Elizabeth Barrette (ysabetwordsmith) wrote,
Elizabeth Barrette
ysabetwordsmith

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Canes and Tables

Today I got to thinking that canes and tables are a bad combination.  Someone with a cane sits down at the table in a restaurant, and there's really no good place for the cane.  Put it on the floor, it's out of reach.  Lean it against the table or chair, there's usually nothing for it to catch on and it slides to the floor.  That's a nuisance for the owner and a trip hazard for other people.

So I thought of a solution.  Put a swivel hook under the table.  It stays out of the way unless someone has a cane, crutch, etc. that needs  something to lean against.  Then pull out the hook.  Now the cane will stay put.  When you're done, put the hook back under the table.  As long as it's a flat hook, it shouldn't snag anything when not in use.  Took me a little while to find something like what I'm thinking of.  These are for snow chains, no price listed.  This one is a cabinet latch, for $1.06.  See how you could put a screw through the hole and the hook would twist around that shaft? Swing it out, swing it back.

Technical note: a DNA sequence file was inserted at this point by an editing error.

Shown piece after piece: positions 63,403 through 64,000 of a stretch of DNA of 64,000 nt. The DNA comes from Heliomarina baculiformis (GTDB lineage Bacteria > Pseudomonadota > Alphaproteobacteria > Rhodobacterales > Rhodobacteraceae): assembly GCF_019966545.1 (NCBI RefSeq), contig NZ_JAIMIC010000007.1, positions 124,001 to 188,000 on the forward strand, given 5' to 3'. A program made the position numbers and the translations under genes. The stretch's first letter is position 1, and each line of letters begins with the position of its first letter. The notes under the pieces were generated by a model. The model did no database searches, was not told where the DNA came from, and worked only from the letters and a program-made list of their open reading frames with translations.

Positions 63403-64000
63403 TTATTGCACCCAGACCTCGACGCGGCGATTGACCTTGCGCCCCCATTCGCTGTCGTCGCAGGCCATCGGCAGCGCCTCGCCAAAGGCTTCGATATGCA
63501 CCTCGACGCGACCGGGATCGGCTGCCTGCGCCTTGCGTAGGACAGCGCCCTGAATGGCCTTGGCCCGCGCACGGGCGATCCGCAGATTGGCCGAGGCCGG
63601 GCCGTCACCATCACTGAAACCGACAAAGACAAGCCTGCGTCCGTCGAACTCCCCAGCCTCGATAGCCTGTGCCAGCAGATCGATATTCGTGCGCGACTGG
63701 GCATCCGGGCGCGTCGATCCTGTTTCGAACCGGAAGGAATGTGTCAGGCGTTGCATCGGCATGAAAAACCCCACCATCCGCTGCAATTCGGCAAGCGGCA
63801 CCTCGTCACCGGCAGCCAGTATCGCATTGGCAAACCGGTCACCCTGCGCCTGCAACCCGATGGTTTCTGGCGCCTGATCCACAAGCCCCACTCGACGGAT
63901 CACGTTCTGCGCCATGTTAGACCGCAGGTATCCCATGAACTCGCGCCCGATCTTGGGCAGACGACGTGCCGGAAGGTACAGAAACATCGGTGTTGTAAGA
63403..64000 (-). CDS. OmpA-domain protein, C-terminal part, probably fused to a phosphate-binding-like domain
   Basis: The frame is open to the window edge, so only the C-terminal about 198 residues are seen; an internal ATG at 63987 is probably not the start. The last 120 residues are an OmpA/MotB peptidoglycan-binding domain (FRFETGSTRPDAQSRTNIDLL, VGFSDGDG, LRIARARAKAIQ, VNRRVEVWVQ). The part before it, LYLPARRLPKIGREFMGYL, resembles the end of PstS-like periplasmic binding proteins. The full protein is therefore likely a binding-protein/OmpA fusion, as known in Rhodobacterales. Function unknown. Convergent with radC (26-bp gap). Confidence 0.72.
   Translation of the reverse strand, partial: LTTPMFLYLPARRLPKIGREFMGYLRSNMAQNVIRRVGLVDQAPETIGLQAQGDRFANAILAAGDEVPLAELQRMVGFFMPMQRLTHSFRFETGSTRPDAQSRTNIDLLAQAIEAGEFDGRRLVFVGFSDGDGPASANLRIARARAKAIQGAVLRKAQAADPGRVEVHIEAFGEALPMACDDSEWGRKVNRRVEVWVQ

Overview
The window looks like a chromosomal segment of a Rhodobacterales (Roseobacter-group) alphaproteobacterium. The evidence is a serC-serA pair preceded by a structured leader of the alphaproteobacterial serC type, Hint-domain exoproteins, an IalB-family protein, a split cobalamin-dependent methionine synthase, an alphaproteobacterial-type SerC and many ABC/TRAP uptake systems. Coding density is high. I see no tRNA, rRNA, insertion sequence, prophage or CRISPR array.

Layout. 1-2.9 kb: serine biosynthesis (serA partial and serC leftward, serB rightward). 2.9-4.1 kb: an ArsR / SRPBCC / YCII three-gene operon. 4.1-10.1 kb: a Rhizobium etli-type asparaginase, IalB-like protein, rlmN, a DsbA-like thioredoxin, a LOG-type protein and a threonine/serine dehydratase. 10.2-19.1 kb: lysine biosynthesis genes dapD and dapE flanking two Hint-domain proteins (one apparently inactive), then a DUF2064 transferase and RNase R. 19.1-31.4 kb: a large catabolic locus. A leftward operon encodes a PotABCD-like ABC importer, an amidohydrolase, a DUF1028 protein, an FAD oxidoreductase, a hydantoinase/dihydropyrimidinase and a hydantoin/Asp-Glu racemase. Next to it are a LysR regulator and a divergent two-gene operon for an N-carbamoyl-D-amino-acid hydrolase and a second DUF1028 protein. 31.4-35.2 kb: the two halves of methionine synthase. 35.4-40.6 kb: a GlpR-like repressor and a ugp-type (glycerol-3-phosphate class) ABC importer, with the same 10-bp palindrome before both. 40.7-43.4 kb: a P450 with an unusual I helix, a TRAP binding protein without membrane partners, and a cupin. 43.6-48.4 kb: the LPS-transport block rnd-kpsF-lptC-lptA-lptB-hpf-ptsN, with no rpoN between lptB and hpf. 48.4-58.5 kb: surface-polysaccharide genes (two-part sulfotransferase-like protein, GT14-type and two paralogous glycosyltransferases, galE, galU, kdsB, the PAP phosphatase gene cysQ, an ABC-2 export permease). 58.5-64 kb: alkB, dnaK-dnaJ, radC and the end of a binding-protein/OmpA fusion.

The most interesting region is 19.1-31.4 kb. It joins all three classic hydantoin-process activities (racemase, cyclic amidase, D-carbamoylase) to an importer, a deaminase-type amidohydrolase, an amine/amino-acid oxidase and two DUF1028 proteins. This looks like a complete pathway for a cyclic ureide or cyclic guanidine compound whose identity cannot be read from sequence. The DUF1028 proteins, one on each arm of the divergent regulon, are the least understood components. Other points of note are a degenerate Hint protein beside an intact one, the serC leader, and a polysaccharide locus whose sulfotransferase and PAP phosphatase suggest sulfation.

It's a really cheap solution that requires an absolute minimum of dexterity to apply.  Anyone with a restaurant, a waiting room, etc. could put a cane hook under the tables.  Or do it at home with your dining or end table, if somebody in the household uses the kind of mobility aid that is not self-standing.  A decent tinker could fiddle around with the design and find something that would work to support a variety of items.  If you want to get fancy, ask a blacksmith or a silversmith to make you one with scrollwork.  No reason it has to be boring if you've got the money to spend.  But if you just want to stop dropping your cane, a buck or two at the hardware store should fix that.  If your hands don't work great, you might need help screwing it on, but most people can work a screwdriver.
Tags: activism, crafts, how to
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